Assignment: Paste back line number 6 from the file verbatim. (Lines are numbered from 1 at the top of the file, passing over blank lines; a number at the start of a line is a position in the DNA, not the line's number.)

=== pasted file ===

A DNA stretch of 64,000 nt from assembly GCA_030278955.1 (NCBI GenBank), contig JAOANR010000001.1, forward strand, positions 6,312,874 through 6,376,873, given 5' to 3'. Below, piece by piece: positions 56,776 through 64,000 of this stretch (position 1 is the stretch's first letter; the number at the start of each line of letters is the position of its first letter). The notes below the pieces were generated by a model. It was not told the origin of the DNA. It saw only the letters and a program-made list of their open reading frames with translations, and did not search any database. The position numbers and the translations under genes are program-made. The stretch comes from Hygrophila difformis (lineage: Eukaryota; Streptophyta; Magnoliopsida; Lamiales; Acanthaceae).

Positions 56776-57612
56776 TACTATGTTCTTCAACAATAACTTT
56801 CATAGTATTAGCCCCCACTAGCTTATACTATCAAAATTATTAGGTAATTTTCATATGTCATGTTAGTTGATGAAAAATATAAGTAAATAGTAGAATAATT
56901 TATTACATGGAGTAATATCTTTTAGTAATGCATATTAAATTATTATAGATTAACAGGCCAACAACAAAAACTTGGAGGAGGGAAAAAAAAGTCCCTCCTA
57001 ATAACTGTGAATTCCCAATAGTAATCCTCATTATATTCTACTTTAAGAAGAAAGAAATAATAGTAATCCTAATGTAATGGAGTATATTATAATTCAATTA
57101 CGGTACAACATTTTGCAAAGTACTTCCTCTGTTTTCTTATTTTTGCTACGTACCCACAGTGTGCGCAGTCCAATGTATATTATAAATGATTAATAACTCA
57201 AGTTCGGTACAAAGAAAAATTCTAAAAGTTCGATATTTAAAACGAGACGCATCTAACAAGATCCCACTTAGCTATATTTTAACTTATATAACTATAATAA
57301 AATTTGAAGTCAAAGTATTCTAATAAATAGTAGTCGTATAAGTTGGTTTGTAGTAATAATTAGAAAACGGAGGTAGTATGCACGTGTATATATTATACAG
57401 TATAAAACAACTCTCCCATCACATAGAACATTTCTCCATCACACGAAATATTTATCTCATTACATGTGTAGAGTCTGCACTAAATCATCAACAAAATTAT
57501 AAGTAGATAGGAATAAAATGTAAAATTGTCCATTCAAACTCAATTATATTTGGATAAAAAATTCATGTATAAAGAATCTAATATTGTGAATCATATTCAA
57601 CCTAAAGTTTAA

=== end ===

57001 ATAACTGTGAATTCCCAATAGTAATCCTCATTATATTCTACTTTAAGAAGAAAGAAATAATAGTAATCCTAATGTAATGGAGTATATTATAATTCAATTA